Canada election 2015: How the parties are running their campaigns

Since the election launch over a week ago, Conservative Leader Stephen Harper has unveiled four campaign policies while the other leaders have been platform silent. It's an illustration of how the parties have each embraced a different strategy.

The Tories have been trying to set the agenda, as the Liberals and NDP focus on their leaders

Liberal Leader Justin Trudeau and NDP Leader Tom Mulcair, have so far, not unveiled any new platforms during the campaign while Conservative Leader Stephen Harper has released four new campaign policies. (Canadian Press/Reuters)

Since the election campaign was launched just over a week ago, Conservative Leader Stephen Harper has unveiled four campaign policies (five, if you include his iffy no-tax Netflix announcement), while the other leaders have been largely platform silent.

The contrast is an illustration of how the parties have each embraced a different strategy in launching their respective campaigns — the Conservatives with an early, aggressive press to try to set the agenda, and the Liberals and NDP, so far, focussed more on their respective leaders.

"I think the Liberals and the NDP are still feeling their way through in terms of a long campaign writ," says Toronto-based political strategist Marcel Wieder, the head of Aurora Strategy Group. "The Conservatives had the advantage of knowing how long the campaign is to plan out the execution of their campaign. And that's what you're seeing as a result."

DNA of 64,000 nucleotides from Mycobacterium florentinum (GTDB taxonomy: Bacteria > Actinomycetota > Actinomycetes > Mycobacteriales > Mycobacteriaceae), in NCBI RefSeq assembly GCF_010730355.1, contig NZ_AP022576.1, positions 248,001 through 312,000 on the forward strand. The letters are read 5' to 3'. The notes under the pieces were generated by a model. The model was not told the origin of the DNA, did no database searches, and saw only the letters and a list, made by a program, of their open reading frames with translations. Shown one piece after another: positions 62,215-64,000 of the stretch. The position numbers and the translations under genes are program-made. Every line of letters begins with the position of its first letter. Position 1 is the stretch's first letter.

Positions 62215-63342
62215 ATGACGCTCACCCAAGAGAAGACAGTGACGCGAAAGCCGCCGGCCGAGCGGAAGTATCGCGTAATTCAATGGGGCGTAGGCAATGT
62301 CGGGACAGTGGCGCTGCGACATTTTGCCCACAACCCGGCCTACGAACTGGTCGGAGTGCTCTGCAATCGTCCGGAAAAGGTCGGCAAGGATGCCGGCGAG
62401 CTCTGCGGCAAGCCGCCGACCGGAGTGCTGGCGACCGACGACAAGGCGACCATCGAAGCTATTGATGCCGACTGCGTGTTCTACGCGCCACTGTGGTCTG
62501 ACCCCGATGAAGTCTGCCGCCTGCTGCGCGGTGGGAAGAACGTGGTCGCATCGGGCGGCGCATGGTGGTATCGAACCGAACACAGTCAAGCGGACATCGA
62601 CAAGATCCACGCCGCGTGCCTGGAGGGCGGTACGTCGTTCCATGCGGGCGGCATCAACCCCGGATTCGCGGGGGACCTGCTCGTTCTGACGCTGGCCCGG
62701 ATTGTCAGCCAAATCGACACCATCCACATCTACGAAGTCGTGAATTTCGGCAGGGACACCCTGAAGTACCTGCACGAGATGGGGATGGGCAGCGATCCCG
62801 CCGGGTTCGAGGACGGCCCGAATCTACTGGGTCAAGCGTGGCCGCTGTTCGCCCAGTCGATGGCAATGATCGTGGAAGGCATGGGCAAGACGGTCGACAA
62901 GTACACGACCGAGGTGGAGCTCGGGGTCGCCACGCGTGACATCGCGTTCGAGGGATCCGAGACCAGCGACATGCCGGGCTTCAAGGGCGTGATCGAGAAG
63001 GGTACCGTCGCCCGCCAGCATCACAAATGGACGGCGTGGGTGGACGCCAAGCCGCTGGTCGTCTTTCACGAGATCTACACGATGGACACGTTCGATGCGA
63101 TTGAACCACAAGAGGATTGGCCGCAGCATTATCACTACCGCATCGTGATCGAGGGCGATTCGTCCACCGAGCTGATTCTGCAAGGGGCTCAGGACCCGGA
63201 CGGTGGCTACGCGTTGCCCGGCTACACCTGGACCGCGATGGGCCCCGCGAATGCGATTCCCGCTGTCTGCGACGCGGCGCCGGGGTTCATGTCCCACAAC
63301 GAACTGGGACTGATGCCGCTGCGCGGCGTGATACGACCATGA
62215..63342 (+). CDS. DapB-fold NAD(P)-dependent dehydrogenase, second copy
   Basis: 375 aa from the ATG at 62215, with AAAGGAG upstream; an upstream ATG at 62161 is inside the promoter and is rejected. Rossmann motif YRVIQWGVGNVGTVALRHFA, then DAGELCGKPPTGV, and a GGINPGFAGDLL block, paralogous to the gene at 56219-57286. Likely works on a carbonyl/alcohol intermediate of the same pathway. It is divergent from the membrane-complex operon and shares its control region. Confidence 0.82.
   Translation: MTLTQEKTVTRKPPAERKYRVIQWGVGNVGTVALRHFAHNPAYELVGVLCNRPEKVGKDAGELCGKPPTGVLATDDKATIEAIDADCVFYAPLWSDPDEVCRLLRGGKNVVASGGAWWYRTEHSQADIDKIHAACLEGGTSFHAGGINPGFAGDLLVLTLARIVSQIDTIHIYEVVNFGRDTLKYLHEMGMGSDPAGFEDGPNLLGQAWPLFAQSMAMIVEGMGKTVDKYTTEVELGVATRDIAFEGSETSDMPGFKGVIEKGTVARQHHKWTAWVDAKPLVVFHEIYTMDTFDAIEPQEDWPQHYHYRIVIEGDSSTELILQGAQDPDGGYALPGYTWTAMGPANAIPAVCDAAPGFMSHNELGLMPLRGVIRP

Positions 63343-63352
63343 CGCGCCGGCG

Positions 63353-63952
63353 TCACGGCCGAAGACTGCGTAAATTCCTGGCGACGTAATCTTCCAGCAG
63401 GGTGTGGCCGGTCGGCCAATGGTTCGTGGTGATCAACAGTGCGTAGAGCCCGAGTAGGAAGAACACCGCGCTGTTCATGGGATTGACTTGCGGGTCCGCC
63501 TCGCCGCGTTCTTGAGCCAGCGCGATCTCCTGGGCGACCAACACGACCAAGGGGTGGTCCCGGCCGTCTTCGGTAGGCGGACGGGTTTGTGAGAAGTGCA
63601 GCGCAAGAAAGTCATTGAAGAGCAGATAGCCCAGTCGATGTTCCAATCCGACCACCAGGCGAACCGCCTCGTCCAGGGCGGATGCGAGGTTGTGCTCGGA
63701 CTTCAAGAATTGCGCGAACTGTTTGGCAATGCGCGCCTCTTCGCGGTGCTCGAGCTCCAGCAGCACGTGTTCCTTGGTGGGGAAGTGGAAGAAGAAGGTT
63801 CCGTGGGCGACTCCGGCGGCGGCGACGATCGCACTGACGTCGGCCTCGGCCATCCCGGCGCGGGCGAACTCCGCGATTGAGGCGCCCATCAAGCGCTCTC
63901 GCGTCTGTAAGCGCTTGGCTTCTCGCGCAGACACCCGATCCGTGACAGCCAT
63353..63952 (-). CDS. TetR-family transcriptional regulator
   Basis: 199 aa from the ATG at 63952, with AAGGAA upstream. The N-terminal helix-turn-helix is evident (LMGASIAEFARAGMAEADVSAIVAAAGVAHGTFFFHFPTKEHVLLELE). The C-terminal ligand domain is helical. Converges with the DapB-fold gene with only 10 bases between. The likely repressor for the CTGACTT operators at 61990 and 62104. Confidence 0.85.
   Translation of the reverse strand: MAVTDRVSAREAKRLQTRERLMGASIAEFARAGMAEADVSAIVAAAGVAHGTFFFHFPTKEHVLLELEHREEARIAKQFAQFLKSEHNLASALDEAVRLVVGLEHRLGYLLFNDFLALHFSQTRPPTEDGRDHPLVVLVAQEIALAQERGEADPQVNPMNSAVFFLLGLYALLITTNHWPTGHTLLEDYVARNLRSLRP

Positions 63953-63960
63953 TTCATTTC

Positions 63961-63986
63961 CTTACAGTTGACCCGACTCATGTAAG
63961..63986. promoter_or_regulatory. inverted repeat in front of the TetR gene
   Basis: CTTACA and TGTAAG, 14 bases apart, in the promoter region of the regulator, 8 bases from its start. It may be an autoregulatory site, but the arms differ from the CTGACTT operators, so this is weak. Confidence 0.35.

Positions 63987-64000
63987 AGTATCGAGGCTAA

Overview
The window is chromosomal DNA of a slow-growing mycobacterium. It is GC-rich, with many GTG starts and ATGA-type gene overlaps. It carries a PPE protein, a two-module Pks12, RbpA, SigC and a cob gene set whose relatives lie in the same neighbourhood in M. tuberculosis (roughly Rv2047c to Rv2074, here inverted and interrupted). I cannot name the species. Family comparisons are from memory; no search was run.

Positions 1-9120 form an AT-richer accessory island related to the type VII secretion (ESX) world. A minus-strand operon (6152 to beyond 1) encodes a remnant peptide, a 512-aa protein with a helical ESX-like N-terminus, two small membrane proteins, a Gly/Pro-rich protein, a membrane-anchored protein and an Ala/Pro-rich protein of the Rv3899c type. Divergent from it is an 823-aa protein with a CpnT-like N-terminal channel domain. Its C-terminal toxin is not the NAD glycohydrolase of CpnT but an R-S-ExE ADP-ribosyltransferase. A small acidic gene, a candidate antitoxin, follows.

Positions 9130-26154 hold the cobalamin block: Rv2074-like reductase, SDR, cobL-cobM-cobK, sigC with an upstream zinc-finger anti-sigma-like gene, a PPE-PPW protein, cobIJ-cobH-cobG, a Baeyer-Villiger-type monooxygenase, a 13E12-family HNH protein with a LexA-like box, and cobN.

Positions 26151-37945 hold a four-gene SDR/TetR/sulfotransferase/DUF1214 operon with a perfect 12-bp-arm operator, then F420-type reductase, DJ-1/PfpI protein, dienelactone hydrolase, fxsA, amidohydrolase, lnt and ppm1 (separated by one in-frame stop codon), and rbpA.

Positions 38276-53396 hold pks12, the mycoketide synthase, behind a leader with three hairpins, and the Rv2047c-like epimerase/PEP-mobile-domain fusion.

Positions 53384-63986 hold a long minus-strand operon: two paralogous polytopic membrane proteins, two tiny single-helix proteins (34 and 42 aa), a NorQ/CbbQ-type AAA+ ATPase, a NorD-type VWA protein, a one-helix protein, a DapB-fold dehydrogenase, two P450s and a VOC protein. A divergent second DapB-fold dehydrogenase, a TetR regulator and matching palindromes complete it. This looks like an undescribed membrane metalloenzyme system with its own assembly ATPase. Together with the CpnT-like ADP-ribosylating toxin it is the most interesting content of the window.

Harper is certainly setting the pace, both in terms of campaigning and spending so far. Exactly one week into the election, the Conservatives took to the skies on a campaign plane, showing off their financial advantage over the NDP and Liberals who are still travelling by bus or commercial air.

The Conservatives have also been following a regular daily formula and strategy that has stood them well in past elections. A typical Harper campaign day starts with an early morning announcement and questions from the media, a photo op in the afternoon and then a rally with candidates and party faithful in the evening. 

Although the Conservatives' announcements so far may not be grand in scope —  home renovation and apprentice tax credits, banned travel to extremist-controlled zones (still to be defined), money for persecuted religious minorities —  the message they are trying to convey is quite clear.
Exactly one week into the election, the Conservatives took to the skies on a campaign plane, showing off their financial advantage over the NDP and Liberals who are still travelling by bus or commercial air. (Hannah Thibedeau/CBC)

"They're going hard, playing to their base," Wieder says. "They want to reinforce the two strategic messages of managing the economy and Canadian safety. And so they're trying to define what this election is about."

"Now the question is: Is anyone paying attention to it?"

However, political scientist Tom Flanagan, a former Conservative campaign manager, said he believed Harper's policy announcements were actually directed to swing voters who have to be added to the base — homeowners and certain immigrant groups.

  "That's how you build the minimum winning coalition," Flanagan said.

Looking for reaction